Eventually, it is revealed that Creed Graphite, the ruler of Quartzia, was hidden away within Kor and is eventually drawn out by Incarose. The ancient defense system, Gardenia, is revived, though Creed is shocked at its nature. With the aid of Calcedony and his Spiria, Kor and the party are able to infiltrate Gardenia and defeat Creed, but through sacrifice. As a result, Gardenia is destroyed, and Creed and Flora are killed in the process.


Kor Meteor (シング・メテオライト Shingu Meteoraito?, Shing Meteoryte)
Japanese voice: Tetsuya Kakihara
A boy with a strong curiosity for the world, Kor lives with his grandfather Zeks in the town of Seeble. Because of his curiosity and personal inexperience, he lacks delicacy in his speech and conduct. He notices his mistakes, and is able to properly reflect upon them. He was given the Soma "Asteria" by his grandfather, passed down by their ancestors. After an attack by the sorceress Incarose, pieces of Kohaku's Spiria scatter across the world, removing her emotions, and his grandfather is killed, causing Kor to join Hisui and Kohaku in an effort to save her. His first name in Japanese is based on the Japanese words "shin" ( shin?) and "gu" ( gu?), which was intended to mean that he "is armed with a heart."[5] His first name in the localized version of Tales of Hearts R is based on the Latin root "cor" meaning "heart."

Kohaku Hearts (コハク・ハーツ Kohaku Hātsu?, Kohak Hearts)
Japanese Voice: Marina Inoue
A girl setting off from her home town for a certain reason, she comes to Seeble in need of Soma. Kor found her collapsed on the beach. She is the owner of the Soma Elrond, Kor's memento of his deceased mother. She is the daughter of Iola. As the story progresses, she eventually develops feelings for Kor.

Hisui Hearts (ヒスイ・ハーツ Hisui Hātsu?, Hisui Hearts)
Japanese voice: Masaya Matsukaze
Kohaku's older brother. Because he lost a relative when he was young, he has a strong sense to excessively try to protect his younger sister. He has a rough outward appearance and attempt to act suave and collected, but inside he has a stubborn heart and is rather hot-headed. He possesses the Soma "Gale Arc".

Ines Lorenz (イネス・ローレンツ Inesu Rōrentsu?)
Japanese voice: Shizuka Itō
A woman outside the norm with superhuman strength and a glamorous body. She is the manager of the transport shop "Every Day is a Peaceful Day" and is the sole employee of it as well. She gently smiles, though with no breaks in her speech and conduct. She possesses the Soma named "Folseus".

Beryl Benito (ベリル・ベニト Beriru Benito?)
Japanese voice: Saeko Chiba
A complex girl with a childish face and a short height, that basically ran away from her hometown in order to become the court painter. She has no aims and is indecisive, making her an uncooperative child. She possesses the Soma named "Thiers".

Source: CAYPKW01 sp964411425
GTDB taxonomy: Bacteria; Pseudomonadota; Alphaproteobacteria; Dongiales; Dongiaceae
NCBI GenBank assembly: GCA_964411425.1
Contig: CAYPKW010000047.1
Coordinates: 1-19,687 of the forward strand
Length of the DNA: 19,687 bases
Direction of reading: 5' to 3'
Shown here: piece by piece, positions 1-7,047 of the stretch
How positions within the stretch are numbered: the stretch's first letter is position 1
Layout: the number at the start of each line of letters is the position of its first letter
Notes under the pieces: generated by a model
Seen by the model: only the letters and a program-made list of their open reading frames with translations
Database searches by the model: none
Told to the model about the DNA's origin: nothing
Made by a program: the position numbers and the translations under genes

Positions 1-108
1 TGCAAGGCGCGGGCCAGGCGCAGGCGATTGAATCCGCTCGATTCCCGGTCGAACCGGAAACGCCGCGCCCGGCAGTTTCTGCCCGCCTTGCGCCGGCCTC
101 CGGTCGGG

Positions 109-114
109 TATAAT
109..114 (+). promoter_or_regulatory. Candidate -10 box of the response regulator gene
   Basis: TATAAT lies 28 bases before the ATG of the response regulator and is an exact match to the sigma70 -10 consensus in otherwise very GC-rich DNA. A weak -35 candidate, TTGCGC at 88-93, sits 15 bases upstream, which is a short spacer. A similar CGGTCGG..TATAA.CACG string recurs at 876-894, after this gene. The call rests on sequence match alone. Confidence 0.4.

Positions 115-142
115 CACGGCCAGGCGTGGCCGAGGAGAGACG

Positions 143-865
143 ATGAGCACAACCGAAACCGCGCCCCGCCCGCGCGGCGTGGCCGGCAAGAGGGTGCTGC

Kunzite (クンツァイト Kuntsaito?)
Japanese voice: Hozumi Gōda
A machine with a heart, he is a mechanical guardian knight that was operating more than 2000 years ago. Created to protect Lithia, he has a heartless-looking face and doesn't choose any means to reach that goal. He attacks Kor when they meet for the first time, since he thought he was a threat to Kohaku (Richea's vessel). He possesses the Soma "Vex".


DS version[edit]

Tales of Hearts was officially revealed in V-Jump Magazine, alongside Tales of the World: Radiant Mythology 2. It was later shown at the 2008 Fiscal Year presentation for the series, where it was announced that it was the first game in the series for the DS that would be developed by Namco Tales Studio, to use both anime or CG for movie scenes.[6] In an interview with producer Hideo Baba, it was said that the game began development during Winter 2006, after the debugging of the PlayStation 2 remake of Tales of Destiny was completed. It was also revealed that the game was being developed by a new team, made up of members of both the Tales of Destiny (PS2) team and "Team Symphonia".[7] It was eventually announced that the anime and CG movies would be released in two separate editions, and would release on the same date.[8] It was confirmed at the "Tales of Festival 2008" that the game would be using a 2 Gigabit cartridge.[9] It was revealed that the preordered Anime Edition would include a Chat Drama DVD, while those who preordered the CG edition would receive a Visual and Original Soundtrack DVD, both DVDs also containing the first unveiling of the promotion video for the next mothership entry in the series, and information on a new project by Bandai Namco Games. On November 20, 2008, it was announced that the game's release would be delayed a week to December 18, 2008.

Vita version[edit]

A full remake for PlayStation Vita, called Tales of Hearts R, was revealed in Weekly Shōnen Jump in October 2012. The game features fully voiced dialogues and new events within the main scenario, two new fully playable party members, and complete 3D graphics. The battles now have a focus on jumping up and taking the fight to the air. It was released on March 7, 2013 in Japan. A limited edition, known as Tales of Hearts R: Link Edition, will also be released and will contain several Vita accessories, such as decals, a cleaning cloth, and a pouch. A preorder bonus for both versions of the game is a download code for a Vita app. The app has a Tales-themed clock as well as a short 2D RPG titled Tales of Hearts R: Infinite Evolve. The game will also see the introduction of two new playable characters in the story, one of which were not present in the original game. The two new playable characters are Calcedony Arkham and Galad Grinus (voiced by Hideo Ishikawa), Galad will have a role to play in the game's storyline despite not being present in the original. His name is based on the mineral gallite.

A demo was released on the Japanese PlayStation Store on December 25, 2012.

In April 2014, it was announced that Tales of Hearts R will receive an English localization.[10]


The theme song, "Eien no Ashita" (永遠の明日?, "Eternal Tomorrow") is performed by Deen, who previously performed Tales of Destiny's theme song. The music of Tales of Hearts was composed by Motoi Sakuraba, Shinji Tamura, and Hiroshi Tamura. The Tales of Hearts Original Soundtrack was released on two compact discs by BMG Japan in 2008.

Track listing


Japanese gaming magazine Weekly Famitsu gave the game a 33 out of 40 based on the opinions of four reviewers. They noted that the battles are "plain fun" and that there is a "tonne of volume" to the game's story, but wished that the two versions of the game had more differences.[11] Tales of Hearts was the fourth best-selling game during its week of release in Japan at 141,610 copies.[12]


External links[edit]